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Heather and
Caroline: Tying the Knot, Choosing the Bling

Heather and
Caroline: Tying the Knot, Choosing the Bling

Matarazzo_murphy01

At a same-sex wedding expo, Heather Matarazzo and Caroline Murphy tell how their romance got started, why tuxes on women are sexy, and why both partners should get to propose.

They're adorable. There's really no other way to say it. Heather Matarazzo and Caroline Murphy, who recently announced their engagement, were here to do the ribbon-cutting at Same-Sex in the City: The Wedding Show, a wedding expo for the gays that premiered on August 17 in West Hollywood, then makes its way to the Parker Hotel in Palm Springs September 7. Posing for photographers, petite Heather nestled against tall Caroline like a contented cat.

The Palm Springs encore boasts special room rates and other perks to lure Angelenos to the desert. A joint venture of fund-raising and special events company GBK Productions and event design firm Rrivre Works, this event brings together vendors who support us and want our business. Future brides and grooms can shop for rings, cake, clothing, music, and more, with a portion of the proceeds donated to the Los Angeles Gay and Lesbian Center.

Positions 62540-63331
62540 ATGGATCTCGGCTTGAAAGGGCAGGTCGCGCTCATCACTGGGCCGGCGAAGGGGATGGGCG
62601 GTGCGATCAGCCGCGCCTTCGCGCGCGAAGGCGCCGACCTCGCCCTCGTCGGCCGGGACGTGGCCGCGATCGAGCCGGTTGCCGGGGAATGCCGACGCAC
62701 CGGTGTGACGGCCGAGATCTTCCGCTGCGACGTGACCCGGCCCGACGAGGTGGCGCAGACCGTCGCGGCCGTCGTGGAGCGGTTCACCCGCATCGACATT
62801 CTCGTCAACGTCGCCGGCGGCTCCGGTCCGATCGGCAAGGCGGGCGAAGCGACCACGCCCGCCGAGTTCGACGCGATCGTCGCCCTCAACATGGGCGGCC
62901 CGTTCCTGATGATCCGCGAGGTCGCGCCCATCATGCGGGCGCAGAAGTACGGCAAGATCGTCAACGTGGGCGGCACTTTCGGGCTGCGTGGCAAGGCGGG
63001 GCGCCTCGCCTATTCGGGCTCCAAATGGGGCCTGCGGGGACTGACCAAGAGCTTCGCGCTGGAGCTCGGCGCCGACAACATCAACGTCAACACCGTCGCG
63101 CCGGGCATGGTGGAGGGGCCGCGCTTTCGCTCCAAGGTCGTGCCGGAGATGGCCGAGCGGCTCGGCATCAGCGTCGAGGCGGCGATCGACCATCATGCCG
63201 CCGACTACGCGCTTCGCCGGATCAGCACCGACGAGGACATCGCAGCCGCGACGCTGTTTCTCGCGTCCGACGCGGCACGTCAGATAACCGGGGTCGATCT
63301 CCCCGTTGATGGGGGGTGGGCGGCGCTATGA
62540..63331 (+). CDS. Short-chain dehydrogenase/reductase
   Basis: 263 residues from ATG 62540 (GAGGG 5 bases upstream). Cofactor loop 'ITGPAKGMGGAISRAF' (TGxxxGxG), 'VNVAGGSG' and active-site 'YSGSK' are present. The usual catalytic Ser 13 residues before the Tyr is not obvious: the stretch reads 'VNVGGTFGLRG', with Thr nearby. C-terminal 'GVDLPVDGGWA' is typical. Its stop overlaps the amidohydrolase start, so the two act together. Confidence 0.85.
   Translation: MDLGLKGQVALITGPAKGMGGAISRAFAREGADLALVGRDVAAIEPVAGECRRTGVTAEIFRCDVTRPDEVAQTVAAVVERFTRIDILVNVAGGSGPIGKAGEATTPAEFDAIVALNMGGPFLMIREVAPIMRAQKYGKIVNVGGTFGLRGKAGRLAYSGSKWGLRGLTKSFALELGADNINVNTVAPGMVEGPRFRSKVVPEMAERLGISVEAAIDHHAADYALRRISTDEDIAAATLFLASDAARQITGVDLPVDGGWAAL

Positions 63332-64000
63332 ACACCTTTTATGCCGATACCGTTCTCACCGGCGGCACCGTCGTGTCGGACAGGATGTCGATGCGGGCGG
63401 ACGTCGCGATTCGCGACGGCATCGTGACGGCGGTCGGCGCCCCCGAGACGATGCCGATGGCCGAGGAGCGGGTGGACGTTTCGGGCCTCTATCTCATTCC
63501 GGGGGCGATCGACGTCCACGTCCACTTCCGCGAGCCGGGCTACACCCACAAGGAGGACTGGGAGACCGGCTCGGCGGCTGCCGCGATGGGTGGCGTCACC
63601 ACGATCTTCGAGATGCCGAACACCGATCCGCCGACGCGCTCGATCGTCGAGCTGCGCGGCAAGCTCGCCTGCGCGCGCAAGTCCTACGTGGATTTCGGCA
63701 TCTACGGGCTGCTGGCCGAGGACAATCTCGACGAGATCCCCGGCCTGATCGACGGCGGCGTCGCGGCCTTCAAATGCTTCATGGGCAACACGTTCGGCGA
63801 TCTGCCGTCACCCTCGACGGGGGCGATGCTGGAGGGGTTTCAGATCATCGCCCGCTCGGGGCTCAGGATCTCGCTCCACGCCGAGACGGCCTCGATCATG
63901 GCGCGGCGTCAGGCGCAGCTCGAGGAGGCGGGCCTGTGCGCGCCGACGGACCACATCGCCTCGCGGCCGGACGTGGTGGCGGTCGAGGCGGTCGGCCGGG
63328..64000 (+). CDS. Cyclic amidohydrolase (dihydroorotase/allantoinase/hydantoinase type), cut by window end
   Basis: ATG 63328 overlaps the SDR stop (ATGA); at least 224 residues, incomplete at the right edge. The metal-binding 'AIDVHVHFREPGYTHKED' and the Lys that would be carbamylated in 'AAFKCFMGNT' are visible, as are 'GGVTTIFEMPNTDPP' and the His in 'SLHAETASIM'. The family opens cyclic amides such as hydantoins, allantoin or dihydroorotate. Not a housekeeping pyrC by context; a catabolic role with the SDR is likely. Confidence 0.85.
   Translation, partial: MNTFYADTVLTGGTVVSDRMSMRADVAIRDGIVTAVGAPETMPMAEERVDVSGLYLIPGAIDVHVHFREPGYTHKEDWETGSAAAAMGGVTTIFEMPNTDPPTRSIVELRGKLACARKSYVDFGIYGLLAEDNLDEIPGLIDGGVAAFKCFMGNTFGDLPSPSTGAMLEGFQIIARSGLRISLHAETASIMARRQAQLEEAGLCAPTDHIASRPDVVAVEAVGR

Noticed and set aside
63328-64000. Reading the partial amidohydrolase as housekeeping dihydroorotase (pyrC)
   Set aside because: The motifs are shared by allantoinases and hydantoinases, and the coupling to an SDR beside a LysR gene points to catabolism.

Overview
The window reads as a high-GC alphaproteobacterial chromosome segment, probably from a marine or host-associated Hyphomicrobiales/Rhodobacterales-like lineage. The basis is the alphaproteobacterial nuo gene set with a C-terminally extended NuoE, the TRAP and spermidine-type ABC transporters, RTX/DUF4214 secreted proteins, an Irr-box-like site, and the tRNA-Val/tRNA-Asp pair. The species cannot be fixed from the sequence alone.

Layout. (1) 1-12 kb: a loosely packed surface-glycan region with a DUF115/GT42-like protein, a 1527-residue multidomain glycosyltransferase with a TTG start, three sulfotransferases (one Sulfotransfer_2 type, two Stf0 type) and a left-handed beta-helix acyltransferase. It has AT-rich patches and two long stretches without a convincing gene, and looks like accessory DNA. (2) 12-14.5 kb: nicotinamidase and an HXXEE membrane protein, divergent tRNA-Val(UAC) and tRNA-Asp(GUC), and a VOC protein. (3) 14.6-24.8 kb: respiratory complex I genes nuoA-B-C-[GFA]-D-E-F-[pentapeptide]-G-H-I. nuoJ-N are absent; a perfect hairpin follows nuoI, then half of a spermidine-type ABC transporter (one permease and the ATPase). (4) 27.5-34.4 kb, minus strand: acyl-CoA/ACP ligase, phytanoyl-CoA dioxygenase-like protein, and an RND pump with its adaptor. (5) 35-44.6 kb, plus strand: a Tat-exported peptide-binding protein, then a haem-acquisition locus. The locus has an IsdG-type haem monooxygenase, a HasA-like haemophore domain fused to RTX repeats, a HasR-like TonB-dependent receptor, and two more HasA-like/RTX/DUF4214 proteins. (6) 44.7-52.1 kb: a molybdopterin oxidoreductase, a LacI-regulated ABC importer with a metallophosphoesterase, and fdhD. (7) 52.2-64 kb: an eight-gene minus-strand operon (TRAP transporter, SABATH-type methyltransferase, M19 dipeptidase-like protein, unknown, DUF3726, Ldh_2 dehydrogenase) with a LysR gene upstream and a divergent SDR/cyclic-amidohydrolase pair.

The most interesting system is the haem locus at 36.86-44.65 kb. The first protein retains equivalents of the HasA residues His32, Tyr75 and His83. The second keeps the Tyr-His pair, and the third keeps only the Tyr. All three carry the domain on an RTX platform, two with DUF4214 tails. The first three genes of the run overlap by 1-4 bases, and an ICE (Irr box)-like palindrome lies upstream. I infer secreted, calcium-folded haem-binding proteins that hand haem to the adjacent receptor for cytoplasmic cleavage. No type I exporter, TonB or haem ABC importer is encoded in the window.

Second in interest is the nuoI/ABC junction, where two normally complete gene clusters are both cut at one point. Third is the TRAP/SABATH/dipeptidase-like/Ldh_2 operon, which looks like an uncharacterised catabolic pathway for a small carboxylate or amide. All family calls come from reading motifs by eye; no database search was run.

The WeHo event was in full swing by the time I caught up with Matarazzo and Murphy for an Advocate.com interview. They were happily sampling wedding cake against a perfect gay soundscape: On one side an all-women string quartet played "Anything Goes"; on the other a DJ-for-hire rocked a house beat that shook the Armani tuxes on their mannequins.

In a slightly quieter corner, Heather and Caroline were more than eager to share in their path to the altar, beginning with a little walk down memory lane of the night they first met -- on New Years Eve, 2006.

"I went outside to smoke a cigarette, and she came out, and it was like this very across-the-room, time stopped -- "

"It was soul-to-soul recognition," Matarazzo added. "I don't think I'll ever be able to explain it, but it's fun to try. It was like my soul knew before my thinking self realized what was going on."

Murphy resumed, "And I was looking at [Matarazzo's recurring character] Stacy Merkin from The L Word. And I was like really upset at some of the choices that that character had made, in terms of upsetting the veterinarian woman. So I was thinking, Damn you, Stacy Merkin! And Heather came up to me and said, 'Do I know you from somewhere?' And I said [gruffly], 'Possible. Not likely.' And I walked off! And I took a few steps away and went, 'What did I just do?'"

Both women erupted in laughter.

"Then later, I was coming back from the bathroom with a couple of drinks in my hands, and I got a call on my cell phone, and I didn't know what to do, and I was walking by her in this tight space, and she just took the drinks as though we'd been married for 50 years," Murphy continued. "And I handed them off as though we'd been married 50 years. And I was holding the phone and looking down at my wife. I called my friends after the party and said. 'I think I just met the woman I'm going to marry.'"